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With shopping scams on the rise, watch for these threats

Tony Bradley | Nov. 22, 2012
The Holiday Shopping Season will soon be upon us which means a spike in online scams, fraud, and malware. You need to be aware of the risks and threats, and exercise some common sense to avoid a cyber-Grinch incident.

One common technique of fraudsters is to send out fake emails about cancelled orders or failed deliveries. F-Secure, an antivirus and computer security vendor, explains, "This bait will then entice many to click on a malicious link provided within the email, directing the person to a malicious exploit, commonly referred to as a "Blackhole exploit."

These scams occur throughout the year as well, but during the holiday shopping season there is a much higher chance that you have actually ordered something or are waiting for a package to arrive, so it's much easier for attackers to catch you off guard.

While fake emails still frequently contain red flags like obvious spelling and grammar errors, cyber criminals are getting better at making emails and spoofed websites that are virtually identical to the real ones. Your first line of defense is simple: Never (I repeat, never!) click on the link within the email itself. F-Secure recommends that you go to the retailer or shipper website directly, and log in to verify or track your order.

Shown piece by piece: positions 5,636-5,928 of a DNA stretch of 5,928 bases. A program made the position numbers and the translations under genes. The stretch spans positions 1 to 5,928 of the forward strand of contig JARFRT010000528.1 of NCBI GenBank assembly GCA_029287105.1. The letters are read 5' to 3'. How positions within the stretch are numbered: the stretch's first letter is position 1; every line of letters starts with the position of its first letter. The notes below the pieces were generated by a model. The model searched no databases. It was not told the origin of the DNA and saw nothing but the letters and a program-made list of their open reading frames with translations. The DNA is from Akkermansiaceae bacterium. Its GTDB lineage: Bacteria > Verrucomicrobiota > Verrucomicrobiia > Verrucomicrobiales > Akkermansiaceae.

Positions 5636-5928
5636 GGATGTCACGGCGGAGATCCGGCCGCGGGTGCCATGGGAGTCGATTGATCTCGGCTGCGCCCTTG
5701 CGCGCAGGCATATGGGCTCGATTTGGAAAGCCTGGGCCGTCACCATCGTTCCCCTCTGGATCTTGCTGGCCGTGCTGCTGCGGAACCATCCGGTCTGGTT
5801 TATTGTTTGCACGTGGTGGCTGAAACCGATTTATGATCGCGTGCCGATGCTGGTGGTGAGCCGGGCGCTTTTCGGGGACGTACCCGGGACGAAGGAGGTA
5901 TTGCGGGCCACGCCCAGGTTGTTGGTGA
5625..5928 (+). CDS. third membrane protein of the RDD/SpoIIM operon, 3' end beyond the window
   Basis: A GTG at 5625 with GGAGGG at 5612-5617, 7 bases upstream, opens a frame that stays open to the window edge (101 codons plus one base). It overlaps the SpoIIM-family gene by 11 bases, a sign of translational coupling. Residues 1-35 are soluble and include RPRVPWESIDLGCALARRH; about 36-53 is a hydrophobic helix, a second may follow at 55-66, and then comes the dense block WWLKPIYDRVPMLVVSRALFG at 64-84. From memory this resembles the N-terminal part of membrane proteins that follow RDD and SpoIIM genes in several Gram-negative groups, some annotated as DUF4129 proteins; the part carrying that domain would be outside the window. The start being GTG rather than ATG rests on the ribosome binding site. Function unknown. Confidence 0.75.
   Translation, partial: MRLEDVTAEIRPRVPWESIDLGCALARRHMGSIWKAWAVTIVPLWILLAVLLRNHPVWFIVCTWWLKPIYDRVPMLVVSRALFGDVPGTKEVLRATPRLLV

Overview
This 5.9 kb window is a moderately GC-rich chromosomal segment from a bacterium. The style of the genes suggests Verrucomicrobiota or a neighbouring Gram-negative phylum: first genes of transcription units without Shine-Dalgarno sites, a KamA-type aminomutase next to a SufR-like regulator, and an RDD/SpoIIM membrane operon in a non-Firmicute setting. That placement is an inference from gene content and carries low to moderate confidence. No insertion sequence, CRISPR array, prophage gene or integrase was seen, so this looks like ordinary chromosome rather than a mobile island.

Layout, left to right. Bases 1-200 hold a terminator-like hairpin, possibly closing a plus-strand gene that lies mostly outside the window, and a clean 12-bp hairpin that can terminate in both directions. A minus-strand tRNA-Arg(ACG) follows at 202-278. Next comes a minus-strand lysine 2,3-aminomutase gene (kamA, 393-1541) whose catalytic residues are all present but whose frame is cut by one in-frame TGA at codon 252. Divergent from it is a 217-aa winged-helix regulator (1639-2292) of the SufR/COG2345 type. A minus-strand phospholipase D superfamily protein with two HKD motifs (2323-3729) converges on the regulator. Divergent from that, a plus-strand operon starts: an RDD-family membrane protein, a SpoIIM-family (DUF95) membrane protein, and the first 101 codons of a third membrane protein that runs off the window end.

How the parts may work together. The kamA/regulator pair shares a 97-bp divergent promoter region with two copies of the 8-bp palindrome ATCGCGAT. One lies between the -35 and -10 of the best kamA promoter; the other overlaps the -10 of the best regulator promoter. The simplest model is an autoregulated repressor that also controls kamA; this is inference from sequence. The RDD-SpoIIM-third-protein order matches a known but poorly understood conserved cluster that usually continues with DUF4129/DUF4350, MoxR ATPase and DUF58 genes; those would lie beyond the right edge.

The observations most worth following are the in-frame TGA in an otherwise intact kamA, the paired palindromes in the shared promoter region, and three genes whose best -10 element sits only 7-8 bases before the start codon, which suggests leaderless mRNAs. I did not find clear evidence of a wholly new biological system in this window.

Unfortunately, fake emails with malicious links are not the only thing you have to worry about. The Web browser is the one of the most commonly used tools across all computer and mobile device platforms, and attackers know it. A recent report from Kaspersky Labs found that nearly one in four browsers in use are out of date--and therefore potentially vulnerable to known exploits.

A blog post from Qualys CTO Wolfgang Kandek agrees that out of date browsers put users at significant risk, but adds that the weak link is often a vulnerable plug-in or extension running within the browser. "Our research shows that the worst plug-in is Java, installed on 82 percent of all tested machines, with over one third of all installations vulnerable, closely followed by Adobe Flash, which is installed on over 67 percent of all tested computers, with 24 percent left vulnerable."

Attackers can sometimes craft an exploit for a disclosed vulnerability in a matter of hours. It's always important to keep your browser and plug-ins up to date. As you venture online for holiday shopping, it is particularly crucial that you first make sure your software is fully patched, and that your antimalware software is up to date.

 

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